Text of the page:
The Impact of First Language Use in English Language Learner Classrooms

by Christina Walker
Education
Faculty advisor: Dr. Katya Koubek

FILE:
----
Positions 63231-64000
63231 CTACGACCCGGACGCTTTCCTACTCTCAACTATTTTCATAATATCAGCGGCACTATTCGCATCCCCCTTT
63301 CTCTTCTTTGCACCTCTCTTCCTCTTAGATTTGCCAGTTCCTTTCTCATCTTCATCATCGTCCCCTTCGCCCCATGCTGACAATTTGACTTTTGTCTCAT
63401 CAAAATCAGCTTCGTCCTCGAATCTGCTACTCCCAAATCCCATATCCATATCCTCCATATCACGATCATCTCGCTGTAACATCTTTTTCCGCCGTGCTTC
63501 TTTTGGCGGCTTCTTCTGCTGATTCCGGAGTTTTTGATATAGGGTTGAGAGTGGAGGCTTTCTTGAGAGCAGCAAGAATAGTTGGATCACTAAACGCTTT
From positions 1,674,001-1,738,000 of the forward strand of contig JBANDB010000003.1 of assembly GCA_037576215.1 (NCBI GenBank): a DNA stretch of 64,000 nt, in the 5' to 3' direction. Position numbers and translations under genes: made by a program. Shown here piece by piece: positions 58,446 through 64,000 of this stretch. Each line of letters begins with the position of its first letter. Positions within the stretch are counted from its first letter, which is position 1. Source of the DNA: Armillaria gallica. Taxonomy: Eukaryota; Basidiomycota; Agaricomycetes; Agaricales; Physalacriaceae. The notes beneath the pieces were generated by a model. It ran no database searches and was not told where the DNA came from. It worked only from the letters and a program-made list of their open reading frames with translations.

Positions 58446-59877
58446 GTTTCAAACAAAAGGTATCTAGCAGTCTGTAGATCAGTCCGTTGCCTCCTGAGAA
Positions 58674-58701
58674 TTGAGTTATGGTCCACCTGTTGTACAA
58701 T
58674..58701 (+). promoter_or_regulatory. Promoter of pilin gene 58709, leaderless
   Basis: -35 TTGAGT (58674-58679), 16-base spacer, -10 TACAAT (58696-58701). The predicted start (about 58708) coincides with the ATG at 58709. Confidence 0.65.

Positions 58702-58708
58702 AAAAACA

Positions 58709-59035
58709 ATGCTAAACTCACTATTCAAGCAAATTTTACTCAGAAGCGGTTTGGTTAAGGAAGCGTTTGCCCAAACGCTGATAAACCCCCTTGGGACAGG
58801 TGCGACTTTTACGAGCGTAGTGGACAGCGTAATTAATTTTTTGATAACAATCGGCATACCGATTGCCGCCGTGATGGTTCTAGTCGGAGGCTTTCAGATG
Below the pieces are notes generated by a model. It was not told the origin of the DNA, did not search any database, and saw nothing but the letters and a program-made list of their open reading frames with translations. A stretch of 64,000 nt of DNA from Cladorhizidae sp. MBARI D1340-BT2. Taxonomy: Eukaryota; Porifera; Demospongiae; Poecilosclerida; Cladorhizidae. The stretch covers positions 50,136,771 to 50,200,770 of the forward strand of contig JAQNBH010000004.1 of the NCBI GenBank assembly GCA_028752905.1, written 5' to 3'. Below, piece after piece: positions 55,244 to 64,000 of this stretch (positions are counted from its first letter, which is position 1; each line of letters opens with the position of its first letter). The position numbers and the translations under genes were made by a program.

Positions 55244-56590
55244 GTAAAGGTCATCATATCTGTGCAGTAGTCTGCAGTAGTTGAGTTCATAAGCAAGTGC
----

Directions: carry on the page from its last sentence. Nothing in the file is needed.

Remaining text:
This presentation will provide an overview of my experience working with English Language Learners during my undergraduate career. I will also discuss the findings of my action research during my practicum and the impact of using and accepting students’ first language in the classroom. Throughout the course of my practicum experience, I worked with two different kindergarten reading groups in a new, culturally diverse, medium-sized elementary school in the Midwest. One of these kindergarten groups was categorized as primarily non-English proficient (NEP), the other as primarily limited English proficient (LEP). From the very beginning, I noticed significant differences between the two groups. The non-English proficient group was more willing to respond to teacher questions and seemed to be more engaged in the lessons, while the limited-English proficient group would be less engaged in the lesson and need more explicit instruction. I realized the students in the non-English proficient group would often respond to their teacher in their first language, which for most of the students was Spanish. As they practiced responding to the teacher in their first language, they practiced the words taught to them in English and taught the teacher those same words in Spanish. In working with these two different kindergarten reading groups, I hypothesized the non-English proficient (NEP) group would accelerate more quickly than the limited English proficient (LEP) group in second language development due to their confidence, enthusiasm and willingness to communicate in their first language, Spanish.